Temporal expression of neuronal connexins during hippocampal ontogeny

R. Rozental, M. Srinivas, S. Gökhan, M. Urban, R. Dermietzel, J. A. Kessler, D. C. Spray, M. F. Mehler

Research output: Contribution to journalReview articlepeer-review

84 Scopus citations


Communication through gap junction channels provides a major signaling mechanism during early brain histogenesis, a developmental time during which neural progenitor cells are inexcitable and do not express ligand-gated channel responses to the major CNS neurotransmitters. Expression of different gap junction types during neurogenesis may therefore define intercellular pathways for transmission of developmentally relevant molecules. To better understand the molecular mechanism(s) by which growth and differentiation of neurons are modulated by gap junction channels, we have been examining the developmental effects of a specific set of cytokines on differentiation and gap junction expression in a conditionally immortalized mouse embryonic hippocampal neuronal progenitor cell line (MK31). When multipotent MK31 cells are in an uncommitted state, they uniformly express the neuroepithelial intermediate filament class VI marker, nestin, are strongly coupled by gap junctions composed of connexin43 (Cx43) and express connexin45 (Cx45) at the mRNA level. As these cells undergo neuronal lineage commitment and exit from cell cycle, they begin to express the early neurofilament marker, NF66, and coupling strength and expression of Cx43 begin to decline with concurrent expression of other connexin proteins, including Cx26, Cx33, Cx36, Cx40 and Cx45. Terminal neuronal differentiation is heralded by the expression of more advanced neurofilament proteins, increased morphologic maturation, the elaboration of inward currents and action potentials that possess mature physiological properties, and changing profiles of expression of connexin subtypes, including upregulation of Cx36 expression. These important developmental transitions are regulated by a complex network of cell cycle checkpoints. To begin to examine the precise roles of gap junction proteins in traversing these developmental checkpoints and in thus regulating neurogenesis, we have focused on individual members of two classes of genes involved in these seminal events: ID (inhibitor of differentiation)-1 and GAS (growth arrest-specific gene)5. When MK31 cells were maintained in an uncommitted state, levels of ID-1 mRNA were high and GAS5 transcripts were essentially undetectable. Application of cytokines that promote neuronal lineage commitment and cell cycle exit resulted in down-regulation of ID-1 and upregulation of GAS5 transcripts, whereas additional cytokine paradigms that promoted terminal neuronal differentiation resulted in the delayed down- regulation of GAS5 mRNA. Stable MK31 transfectants were generated for ID-1 and GAS5. In basal conditions, cellular proliferation was enhanced in the ID- 1 transfectants and inhibited in the GAS5 transfectants when compared with control MK31 cells. When cytokine-mediated neurogenesis was examined in these transfected cell lines, constitutive expression of ID-1 inhibited and constitutive expression of GAS5 enhanced initial and terminal stages of neuronal differentiation, with evidence that terminal neuronal maturation in both transfectant lines was associated with decreased cellular viability, possibly due to the presence of conflicting cell cycle-associated developmental signals. These experimental reagents will prove to be valuable experimental tools to help define the functional interrelationships between changing profiles of connexin protein expression and cell cycle regulation during neuronal ontogeny in the mammalian brain. The present review summarizes the current state of research involving the temporal expression of such connexin types in differentiating hippocampal neurons and speculates on the possible role of these intercellular channels in the development and plasticity of the nervous system. In addition, we describe the functional properties and expression pattern of the newly discovered neuronal-specific gap junctional protein, Cx36, in the developing mouse fetal hippocampus and in the rat retina and brain. (C) 2000 Elsevier Science B.V.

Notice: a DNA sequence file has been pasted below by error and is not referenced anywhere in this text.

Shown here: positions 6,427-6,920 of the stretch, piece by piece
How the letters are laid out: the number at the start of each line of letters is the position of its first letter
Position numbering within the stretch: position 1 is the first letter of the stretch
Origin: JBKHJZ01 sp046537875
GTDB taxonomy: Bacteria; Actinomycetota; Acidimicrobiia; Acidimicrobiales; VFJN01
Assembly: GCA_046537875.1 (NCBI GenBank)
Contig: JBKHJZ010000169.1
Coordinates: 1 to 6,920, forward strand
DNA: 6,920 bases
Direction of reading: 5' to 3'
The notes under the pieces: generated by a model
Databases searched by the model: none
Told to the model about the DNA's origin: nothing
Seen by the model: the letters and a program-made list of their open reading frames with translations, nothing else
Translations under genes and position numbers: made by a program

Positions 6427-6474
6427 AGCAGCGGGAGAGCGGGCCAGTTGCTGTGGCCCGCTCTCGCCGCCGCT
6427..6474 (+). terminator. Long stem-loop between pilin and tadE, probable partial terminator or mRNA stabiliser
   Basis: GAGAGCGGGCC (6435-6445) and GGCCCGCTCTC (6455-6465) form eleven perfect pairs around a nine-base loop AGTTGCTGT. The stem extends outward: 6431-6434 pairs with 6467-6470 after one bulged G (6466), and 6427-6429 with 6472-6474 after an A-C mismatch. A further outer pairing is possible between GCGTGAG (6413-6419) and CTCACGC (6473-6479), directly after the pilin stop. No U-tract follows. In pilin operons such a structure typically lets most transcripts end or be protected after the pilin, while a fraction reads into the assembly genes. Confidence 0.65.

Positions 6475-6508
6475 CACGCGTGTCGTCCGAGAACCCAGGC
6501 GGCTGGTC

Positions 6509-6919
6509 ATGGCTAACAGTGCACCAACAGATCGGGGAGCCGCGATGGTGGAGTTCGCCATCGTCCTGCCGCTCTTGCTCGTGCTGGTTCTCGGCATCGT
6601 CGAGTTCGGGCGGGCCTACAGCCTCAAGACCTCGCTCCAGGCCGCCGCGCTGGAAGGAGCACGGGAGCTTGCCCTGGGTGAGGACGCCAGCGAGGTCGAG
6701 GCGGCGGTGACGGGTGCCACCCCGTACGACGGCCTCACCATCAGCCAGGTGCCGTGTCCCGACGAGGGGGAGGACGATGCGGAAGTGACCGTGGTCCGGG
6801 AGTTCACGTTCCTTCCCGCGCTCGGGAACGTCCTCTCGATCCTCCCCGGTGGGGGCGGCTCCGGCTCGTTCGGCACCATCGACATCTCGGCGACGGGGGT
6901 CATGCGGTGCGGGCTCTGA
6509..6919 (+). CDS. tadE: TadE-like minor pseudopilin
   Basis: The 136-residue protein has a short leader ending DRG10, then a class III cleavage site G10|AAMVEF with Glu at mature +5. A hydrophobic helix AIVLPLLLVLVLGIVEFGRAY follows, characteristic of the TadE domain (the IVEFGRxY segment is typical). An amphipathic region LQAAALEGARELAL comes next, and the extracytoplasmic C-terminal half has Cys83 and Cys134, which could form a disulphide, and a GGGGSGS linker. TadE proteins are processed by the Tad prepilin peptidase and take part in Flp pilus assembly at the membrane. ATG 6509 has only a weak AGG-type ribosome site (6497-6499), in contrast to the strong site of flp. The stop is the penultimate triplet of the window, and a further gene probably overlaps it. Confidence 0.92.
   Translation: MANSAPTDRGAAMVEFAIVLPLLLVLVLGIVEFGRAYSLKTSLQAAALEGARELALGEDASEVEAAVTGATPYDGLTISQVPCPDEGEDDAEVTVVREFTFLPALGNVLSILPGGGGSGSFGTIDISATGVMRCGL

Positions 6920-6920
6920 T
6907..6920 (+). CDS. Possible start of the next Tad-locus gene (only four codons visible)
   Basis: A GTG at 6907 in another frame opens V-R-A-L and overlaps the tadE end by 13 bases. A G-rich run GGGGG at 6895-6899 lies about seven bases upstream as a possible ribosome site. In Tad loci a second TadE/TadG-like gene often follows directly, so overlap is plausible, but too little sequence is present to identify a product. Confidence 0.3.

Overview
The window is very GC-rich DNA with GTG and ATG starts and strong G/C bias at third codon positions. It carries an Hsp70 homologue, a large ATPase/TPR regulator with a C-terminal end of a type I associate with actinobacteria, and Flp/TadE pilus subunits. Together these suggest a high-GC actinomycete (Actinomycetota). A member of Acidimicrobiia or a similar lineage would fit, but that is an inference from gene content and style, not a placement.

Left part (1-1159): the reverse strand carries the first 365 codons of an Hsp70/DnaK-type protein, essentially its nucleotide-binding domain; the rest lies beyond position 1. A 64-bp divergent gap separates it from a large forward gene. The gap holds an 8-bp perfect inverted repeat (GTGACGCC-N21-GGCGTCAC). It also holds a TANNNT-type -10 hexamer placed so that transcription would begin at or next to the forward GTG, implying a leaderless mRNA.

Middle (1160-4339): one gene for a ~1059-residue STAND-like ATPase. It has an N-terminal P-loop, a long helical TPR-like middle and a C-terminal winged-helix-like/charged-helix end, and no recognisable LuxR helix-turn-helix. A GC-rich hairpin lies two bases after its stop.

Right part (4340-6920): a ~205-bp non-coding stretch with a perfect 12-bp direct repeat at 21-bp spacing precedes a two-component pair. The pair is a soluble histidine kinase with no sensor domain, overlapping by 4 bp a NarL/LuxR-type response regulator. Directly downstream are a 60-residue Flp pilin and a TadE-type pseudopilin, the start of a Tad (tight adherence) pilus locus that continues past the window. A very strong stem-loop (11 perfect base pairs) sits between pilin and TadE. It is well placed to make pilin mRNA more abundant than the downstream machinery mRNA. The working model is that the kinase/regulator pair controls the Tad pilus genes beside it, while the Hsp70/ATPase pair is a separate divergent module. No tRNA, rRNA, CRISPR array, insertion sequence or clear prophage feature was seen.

Original languageEnglish (US)
Pages (from-to)57-71
Number of pages15
JournalBrain Research Reviews
Issue number1
StatePublished - Mar 24 2000


  • Cx26
  • Cx33
  • Cx36
  • Cx37
  • Cx40
  • Cx43
  • Cx45
  • Electrotonic synapse
  • Gap junction
  • Hippocampus
  • Neuronal differentiation
  • RT-PCR

ASJC Scopus subject areas

  • Neuroscience(all)
  • Clinical Neurology


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